Below is the text of the written answers relating to Prime Minister’s Question Time from 20th November 1992.
Mr. John Greenway : To ask the Prime Minister if he will make a statement on what Libya has done to comply with Security Council resolutions 731 and 748 and Her Majesty’s Government’s policy to bring Libya to compliance.
The Prime Minister : It is our policy that Libya should implement in full the two SCRs to which the hon. Member has referred. Neither we nor the other co- sponsors of the resolution in question, France, and the United States, will be satisfied with less. Unfortunately, I cannot report more than limited success at this stage.
During the summer the Libyan authorities closed, and in some cases dismantled, many of the camps previously used to house or train terrorists. They have also given us information on their links with the Provisional Irish Republican Army which we believe may prove useful. We welcome both these developments as steps towards demonstrating that Libya has renounced terrorism called for in SCR 731 and 748.
But the Libyans must take further steps in order to comply fully with those resolutions. In particular, it is necessary for them to surrender for trial in Scotland or the United States the two accused of responsibility for the Lockerbie bombing and for them to satisfy the French demands for co-operation on the investigation into the UTA bombing. Libya can be sure that a trial in Scotland will be fair, and in accordance with normal Scottish procedures, including trial by jury. If the Libyans convince us that they have decided to surrender the two suspects, then we would be willing to meet them to discuss the mechanics of handing them over.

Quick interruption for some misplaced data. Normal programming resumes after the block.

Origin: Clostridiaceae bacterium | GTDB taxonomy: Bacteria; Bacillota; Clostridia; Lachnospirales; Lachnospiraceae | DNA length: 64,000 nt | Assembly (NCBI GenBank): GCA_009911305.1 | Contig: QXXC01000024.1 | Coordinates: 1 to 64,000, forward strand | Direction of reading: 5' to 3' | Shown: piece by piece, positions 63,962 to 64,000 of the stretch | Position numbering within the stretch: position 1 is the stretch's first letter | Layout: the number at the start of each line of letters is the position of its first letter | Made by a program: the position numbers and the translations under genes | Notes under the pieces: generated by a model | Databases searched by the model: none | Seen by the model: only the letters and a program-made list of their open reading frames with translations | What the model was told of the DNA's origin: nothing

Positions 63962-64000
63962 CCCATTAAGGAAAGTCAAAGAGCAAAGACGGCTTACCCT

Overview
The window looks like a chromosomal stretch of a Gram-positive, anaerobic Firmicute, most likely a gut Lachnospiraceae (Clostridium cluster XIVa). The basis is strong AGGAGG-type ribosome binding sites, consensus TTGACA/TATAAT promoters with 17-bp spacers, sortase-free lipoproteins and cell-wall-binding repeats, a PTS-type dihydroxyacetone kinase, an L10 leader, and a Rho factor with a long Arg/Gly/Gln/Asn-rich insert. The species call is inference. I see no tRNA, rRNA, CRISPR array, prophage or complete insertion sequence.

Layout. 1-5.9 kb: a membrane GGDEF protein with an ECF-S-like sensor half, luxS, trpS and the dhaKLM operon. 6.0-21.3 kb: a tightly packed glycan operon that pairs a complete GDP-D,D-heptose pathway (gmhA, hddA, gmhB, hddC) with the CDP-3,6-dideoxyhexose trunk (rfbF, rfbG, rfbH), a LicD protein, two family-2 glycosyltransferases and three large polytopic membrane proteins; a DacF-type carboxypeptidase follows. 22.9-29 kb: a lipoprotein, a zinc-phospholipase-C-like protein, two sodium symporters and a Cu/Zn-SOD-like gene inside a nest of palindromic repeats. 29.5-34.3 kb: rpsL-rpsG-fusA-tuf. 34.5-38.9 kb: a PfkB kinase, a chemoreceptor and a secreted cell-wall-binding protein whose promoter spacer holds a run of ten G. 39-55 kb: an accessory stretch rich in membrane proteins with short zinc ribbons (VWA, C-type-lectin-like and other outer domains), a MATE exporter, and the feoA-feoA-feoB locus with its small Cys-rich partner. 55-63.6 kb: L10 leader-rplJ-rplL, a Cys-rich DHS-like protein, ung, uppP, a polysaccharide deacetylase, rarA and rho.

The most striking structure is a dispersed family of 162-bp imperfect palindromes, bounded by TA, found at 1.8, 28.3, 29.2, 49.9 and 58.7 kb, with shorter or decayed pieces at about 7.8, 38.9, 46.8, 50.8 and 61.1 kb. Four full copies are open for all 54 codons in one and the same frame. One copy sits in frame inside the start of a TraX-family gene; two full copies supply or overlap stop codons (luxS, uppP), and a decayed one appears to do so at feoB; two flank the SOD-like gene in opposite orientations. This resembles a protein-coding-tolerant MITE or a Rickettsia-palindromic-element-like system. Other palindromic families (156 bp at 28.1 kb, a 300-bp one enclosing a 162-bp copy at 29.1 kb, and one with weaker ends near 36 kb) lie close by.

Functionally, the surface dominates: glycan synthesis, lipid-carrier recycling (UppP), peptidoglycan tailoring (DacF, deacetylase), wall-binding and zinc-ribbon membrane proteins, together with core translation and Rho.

We have no hidden agenda, and we are not seeking to use this issue to undermine the regime in Libya. But it is now a year since the warrants for the two accused of Lockerbie were issued. There can be no question of any relaxation of United Nations sanctions, complete or in part, until Libya has surrendered the two accused of Lockerbie and satisfied French requirements on UTA. If they do, this situation will be transformed. If they do not, the consequences for Libya are bound to be increasingly serious.
Mr. Dalyell : To ask the Prime Minister if he will make a statement on the letter, reference 000399, dated 20 June 1990, from the principal private secretary to the noble Lord, Lord Ridley, then Secretary of State for Trade and Industry, to the private secretary to the chairman of Customs and Excise, under the heading “Exports to Iraq” which was copied to him as Chancellor of the Exchequer, and the previous letter, reference 000395, copies of which have been sent to him.
The Prime Minister [holding answer 16 November 1992] : The first document to which the hon. Member refers relates to consultations between Her Majesty’s Customs and Excise and the Department of Trade and Industry prior to a fact-finding visit by Customs officers to the premises of Matrix Churchill. A reply from Her Majesty’s Customs and Excise to the Department of Trade and Industry dated 22 June 1990 made it clear that decisions about any follow-up action would rest with the Commissioners of Her Majesty’s Customs and Excise in accordance with their statutory responsibilities. These documents were copied to my Private Secretary in the Treasury. Treasury records do not reveal whether I saw this correspondence, but I have no recollection of having done so. The then Paymaster General was responsible in the first instance for matters involving Her Majesty’s Customs and Excise.
The second document is an internal submission dated 14 June 1990 to the right hon. Lord Ridley, then Secretary of State for Trade and Industry, concerning the implications of the visit by customs officers to Matrix Churchill. It was not copied to other Ministers. It will be for Lord Justice Scott to consider the relevance of this document to the implementation of Government policy on the export of defence equipment to Iraq.